Pilot Study Using a Wireless Motility Capsule
Research suggests dietary fiber may decrease transit time through the gastrointestinal tract. Research studies traditionally use radio-opaque markers to determine gastric emptying, colonic transit, and whole gut transit time. The SmartPill is a single use pill that can be used to determine gastric emptying, colonic transit, and whole gut transit time without requiring X-rays or fecal collections. Previous studies have found radio-opaque markers and the SmartPill detect the similar transit times.
The purpose of this pilot study is to determine if the SmartPill can detect a change in transit time using a significant dose of dietary fiber.
|Study Design:||Intervention Model: Single Group Assignment
Masking: Single Blind (Participant)
|Official Title:||Measurement of Whole Gut Transit Time After a Dietary Fiber Treatment Using a Wireless Motility Capsule|
- Whole Gut Transit Time [ Time Frame: 5 days ]The time required for the SmartPill to travel through the entire gastrointestinal tract and be present in the feces.
- Gastrointestinal Tolerance [ Time Frame: Day 4 ]Subjects scored their gastrointestinal tolerance based on 7 questions on a 0-10 scale on day 4 of each treatment period and the sum score was reported. 0 being the best and 10 being the worst. Each question has a value of 1-10 for a total of 70 points as value.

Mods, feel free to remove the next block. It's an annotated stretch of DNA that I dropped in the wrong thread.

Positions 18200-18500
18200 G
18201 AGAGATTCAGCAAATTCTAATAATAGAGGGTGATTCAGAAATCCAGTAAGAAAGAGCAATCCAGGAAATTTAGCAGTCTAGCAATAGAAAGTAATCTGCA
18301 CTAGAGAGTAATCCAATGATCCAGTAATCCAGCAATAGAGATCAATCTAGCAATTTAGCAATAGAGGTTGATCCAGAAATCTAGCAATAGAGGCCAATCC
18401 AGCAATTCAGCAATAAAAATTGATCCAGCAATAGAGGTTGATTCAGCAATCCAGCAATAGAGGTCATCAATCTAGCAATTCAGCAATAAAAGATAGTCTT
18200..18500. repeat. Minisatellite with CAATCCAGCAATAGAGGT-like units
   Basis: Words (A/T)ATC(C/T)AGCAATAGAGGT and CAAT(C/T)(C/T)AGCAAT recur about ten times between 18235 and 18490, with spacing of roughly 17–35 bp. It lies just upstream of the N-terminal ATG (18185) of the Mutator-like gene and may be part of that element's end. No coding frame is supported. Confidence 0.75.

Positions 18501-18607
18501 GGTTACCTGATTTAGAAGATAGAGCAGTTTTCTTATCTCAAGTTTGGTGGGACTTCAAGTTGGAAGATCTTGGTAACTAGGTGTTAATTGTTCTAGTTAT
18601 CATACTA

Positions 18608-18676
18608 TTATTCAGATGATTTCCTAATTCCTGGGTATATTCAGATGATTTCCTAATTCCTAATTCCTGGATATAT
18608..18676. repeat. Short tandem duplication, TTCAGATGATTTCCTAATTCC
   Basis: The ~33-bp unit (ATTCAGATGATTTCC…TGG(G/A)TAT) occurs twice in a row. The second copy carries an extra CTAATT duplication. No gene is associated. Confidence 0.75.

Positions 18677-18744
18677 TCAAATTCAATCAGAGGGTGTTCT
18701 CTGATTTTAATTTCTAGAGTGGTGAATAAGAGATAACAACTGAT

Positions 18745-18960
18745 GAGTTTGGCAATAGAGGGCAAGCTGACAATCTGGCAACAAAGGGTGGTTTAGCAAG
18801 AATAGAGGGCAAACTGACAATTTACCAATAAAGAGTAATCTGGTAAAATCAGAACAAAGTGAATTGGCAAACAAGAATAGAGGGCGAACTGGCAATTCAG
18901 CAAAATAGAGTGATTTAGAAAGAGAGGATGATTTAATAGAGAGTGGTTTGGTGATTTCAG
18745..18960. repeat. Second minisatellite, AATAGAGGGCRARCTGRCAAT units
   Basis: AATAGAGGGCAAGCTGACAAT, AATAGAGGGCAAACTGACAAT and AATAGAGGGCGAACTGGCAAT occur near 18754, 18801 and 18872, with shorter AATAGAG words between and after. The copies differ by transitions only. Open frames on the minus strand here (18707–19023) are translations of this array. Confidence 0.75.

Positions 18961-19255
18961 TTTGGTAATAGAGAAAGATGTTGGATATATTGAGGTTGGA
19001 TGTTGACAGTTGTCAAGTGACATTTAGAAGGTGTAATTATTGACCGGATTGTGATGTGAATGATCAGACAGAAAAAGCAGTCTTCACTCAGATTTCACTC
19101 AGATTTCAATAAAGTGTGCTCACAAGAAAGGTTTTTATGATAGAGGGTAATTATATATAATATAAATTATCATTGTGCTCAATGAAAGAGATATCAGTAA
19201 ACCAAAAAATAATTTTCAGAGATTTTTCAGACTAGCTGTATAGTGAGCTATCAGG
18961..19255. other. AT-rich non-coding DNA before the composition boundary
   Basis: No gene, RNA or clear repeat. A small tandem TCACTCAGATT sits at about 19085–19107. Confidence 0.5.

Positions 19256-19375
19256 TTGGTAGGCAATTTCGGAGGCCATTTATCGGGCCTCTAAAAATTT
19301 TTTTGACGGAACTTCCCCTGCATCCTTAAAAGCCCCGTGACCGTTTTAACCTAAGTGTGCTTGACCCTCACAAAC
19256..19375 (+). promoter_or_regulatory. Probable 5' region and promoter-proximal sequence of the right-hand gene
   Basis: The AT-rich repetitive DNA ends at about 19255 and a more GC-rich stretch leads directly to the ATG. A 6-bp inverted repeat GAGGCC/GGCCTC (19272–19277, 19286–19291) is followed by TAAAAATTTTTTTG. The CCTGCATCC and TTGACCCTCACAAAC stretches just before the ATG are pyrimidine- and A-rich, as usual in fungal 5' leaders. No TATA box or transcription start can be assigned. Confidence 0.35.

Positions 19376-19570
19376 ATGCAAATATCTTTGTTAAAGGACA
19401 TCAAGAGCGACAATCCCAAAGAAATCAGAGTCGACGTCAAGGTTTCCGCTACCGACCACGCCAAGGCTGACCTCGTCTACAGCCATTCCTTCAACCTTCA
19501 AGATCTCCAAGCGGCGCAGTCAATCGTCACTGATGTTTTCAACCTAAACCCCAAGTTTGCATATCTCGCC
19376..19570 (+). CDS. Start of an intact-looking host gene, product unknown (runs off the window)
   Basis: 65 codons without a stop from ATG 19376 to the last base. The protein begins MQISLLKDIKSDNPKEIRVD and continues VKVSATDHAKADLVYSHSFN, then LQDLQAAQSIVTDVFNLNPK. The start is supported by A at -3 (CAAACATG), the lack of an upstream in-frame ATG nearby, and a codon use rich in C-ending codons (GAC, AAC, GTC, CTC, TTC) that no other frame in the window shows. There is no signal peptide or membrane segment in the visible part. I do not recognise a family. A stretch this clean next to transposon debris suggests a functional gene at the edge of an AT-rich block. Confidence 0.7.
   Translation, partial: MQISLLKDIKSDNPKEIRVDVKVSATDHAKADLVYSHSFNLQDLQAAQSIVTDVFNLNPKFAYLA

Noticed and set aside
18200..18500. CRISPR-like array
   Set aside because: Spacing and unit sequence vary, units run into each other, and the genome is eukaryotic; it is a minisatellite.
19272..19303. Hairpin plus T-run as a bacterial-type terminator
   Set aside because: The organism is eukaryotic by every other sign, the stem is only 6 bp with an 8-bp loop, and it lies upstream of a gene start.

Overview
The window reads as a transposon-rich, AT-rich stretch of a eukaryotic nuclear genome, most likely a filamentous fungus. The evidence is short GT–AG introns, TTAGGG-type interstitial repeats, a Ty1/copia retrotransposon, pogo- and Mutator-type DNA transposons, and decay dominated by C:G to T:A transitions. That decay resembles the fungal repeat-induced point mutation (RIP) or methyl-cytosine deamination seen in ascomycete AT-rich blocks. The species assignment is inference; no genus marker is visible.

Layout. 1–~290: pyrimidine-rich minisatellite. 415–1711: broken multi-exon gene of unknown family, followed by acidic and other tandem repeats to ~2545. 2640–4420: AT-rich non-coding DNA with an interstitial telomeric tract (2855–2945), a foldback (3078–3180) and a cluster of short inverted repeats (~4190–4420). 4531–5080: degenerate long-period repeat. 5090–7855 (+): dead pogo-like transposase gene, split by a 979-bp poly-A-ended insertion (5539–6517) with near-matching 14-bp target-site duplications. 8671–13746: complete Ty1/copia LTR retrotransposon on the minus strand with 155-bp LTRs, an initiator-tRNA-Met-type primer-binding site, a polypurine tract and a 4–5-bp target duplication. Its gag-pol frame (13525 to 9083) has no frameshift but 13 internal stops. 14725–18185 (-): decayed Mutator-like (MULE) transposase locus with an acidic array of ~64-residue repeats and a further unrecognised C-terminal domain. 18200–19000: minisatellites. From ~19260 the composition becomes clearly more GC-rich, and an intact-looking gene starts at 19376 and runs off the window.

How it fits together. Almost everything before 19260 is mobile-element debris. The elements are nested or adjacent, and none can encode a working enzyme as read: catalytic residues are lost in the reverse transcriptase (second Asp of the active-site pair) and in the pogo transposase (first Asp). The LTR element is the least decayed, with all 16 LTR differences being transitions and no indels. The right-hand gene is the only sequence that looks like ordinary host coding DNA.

- Food Intake Diary [ Time Frame: Day 1 ]Total dietary fiber consumed.
|Study Start Date:||August 2009|
|Study Completion Date:||April 2010|
|Primary Completion Date:||April 2010 (Final data collection date for primary outcome measure)|
Experimental: Low fiber and High Fiber
Subjects consume a low fiber cereal and swallow the SmartPill device that measures gastrointestinal transit time Subjects consume a high fiber cereal along with swallowing the SmartPill device that measures gastrointestinal transit time
Please refer to this study by its ClinicalTrials.gov identifier: NCT01102894
|United States, Minnesota|
|University of Minnesota - McNeal Hall|
|St. Paul, Minnesota, United States, 55108|
|Principal Investigator:||Joanne L Slavin, PhD||University of Minnesota - Clinical and Translational Science Institute|